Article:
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Custom Car Magazine SUMMER SHOW SPECTACULAR Back Issue

English
23 Reviews   •  English   •   Aviation & Transport (Automotive)
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I read with interest the forum posting from a hot
rodder recounting his experience as he was driving
home from the Nationals on Bank Holiday Monday.
Understandably, he became jittery when the blue lights
came on behind him signalling that he should pull over.
Fearing the tug was down to his car’s lack of fenders, this
particular Model A driver was surprised when the traffic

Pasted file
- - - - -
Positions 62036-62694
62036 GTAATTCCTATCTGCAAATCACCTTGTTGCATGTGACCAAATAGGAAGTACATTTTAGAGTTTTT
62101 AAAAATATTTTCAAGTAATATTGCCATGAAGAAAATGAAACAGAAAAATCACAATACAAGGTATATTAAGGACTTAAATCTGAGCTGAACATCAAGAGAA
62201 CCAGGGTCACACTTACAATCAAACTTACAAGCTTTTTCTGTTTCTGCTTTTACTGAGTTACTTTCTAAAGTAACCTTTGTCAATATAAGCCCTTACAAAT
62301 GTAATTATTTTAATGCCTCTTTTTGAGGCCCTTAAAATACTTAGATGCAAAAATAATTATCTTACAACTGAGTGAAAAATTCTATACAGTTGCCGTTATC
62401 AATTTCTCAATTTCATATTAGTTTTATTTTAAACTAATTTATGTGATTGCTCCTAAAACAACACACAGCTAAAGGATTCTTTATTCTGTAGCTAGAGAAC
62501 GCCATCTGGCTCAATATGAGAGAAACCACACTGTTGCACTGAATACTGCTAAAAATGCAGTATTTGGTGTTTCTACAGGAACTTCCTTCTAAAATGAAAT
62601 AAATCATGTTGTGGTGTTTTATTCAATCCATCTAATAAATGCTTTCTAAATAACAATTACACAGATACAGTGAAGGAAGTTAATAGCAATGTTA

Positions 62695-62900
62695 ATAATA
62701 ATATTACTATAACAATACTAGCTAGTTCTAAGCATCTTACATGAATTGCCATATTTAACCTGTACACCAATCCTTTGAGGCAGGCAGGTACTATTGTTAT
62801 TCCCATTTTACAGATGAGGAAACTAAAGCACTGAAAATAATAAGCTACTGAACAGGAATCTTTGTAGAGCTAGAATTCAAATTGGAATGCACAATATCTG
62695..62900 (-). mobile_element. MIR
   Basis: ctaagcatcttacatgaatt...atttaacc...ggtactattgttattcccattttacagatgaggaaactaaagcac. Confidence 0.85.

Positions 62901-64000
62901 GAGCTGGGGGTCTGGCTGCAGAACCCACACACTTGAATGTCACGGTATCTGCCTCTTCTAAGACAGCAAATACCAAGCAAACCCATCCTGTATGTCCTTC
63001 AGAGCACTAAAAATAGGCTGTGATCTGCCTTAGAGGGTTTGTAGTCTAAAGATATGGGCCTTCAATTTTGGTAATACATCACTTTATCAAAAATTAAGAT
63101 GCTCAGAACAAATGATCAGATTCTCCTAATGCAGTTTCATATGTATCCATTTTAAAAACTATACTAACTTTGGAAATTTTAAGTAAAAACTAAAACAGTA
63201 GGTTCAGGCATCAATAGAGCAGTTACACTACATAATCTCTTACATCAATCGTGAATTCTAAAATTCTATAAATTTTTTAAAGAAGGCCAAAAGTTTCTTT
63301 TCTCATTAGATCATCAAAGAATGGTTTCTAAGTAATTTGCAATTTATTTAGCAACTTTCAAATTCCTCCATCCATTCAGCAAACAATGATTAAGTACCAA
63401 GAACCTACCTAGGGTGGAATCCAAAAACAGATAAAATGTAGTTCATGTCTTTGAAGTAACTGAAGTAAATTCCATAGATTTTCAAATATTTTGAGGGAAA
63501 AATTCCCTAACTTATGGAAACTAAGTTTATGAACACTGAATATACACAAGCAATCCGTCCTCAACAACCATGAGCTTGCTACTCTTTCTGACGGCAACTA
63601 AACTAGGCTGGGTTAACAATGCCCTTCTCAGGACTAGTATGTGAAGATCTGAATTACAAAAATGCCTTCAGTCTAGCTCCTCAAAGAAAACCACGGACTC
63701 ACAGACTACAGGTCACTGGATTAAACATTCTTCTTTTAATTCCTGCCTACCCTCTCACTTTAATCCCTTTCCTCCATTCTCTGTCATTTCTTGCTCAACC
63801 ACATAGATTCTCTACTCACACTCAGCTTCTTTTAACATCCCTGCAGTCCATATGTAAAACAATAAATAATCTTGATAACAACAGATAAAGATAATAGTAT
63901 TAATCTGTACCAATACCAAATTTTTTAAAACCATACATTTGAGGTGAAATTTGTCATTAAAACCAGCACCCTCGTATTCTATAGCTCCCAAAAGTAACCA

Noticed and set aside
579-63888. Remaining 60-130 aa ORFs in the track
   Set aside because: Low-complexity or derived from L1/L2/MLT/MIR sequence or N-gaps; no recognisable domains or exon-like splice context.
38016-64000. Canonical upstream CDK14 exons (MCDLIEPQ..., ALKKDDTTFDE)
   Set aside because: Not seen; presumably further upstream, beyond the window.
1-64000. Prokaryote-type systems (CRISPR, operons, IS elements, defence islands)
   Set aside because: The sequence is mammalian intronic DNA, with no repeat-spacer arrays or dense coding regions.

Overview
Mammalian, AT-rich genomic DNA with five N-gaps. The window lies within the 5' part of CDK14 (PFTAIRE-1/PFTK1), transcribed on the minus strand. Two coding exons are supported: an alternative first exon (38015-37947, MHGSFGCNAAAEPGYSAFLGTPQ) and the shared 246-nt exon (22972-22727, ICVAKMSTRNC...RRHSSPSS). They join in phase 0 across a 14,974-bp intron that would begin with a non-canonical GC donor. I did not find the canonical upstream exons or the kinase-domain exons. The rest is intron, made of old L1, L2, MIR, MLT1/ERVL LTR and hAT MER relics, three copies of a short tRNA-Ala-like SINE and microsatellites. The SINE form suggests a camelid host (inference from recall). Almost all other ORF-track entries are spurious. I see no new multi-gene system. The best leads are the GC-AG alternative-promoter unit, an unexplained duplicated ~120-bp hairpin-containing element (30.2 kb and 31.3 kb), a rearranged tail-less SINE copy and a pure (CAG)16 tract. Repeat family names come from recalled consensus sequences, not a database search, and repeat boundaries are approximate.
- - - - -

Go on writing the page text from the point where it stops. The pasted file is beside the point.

officer told him the ANPR check on the car had thrown up that
it had no MoT. The officer looked blank when the driver told
him that as his car was a ’31 vintage it was MoT exempt and,
after radioing through to his base, it seemed nobody there
knew anything about this MoT exemption either. Fortunately,
this particular traffic officer was savvy enough to then look
it up on Google and, once satisfied the driver was telling the
truth, the hot rod was allowed to continue on its journey.
That may have been a one-off occurrence but, when I checked
on the National Policing Improvement Agency website, it mentions
that the ANPR image is checked against the Back Office Facility
database, not the DVLA database, so it could well be that other
drivers of pre-’60 vehicles may get pulled for ‘no MoT’ in the
future. Then there are the police vans you see parked on the
roadside with a camera protruding towards the flow of traffic.
With such cameras photographing hundreds of registration plates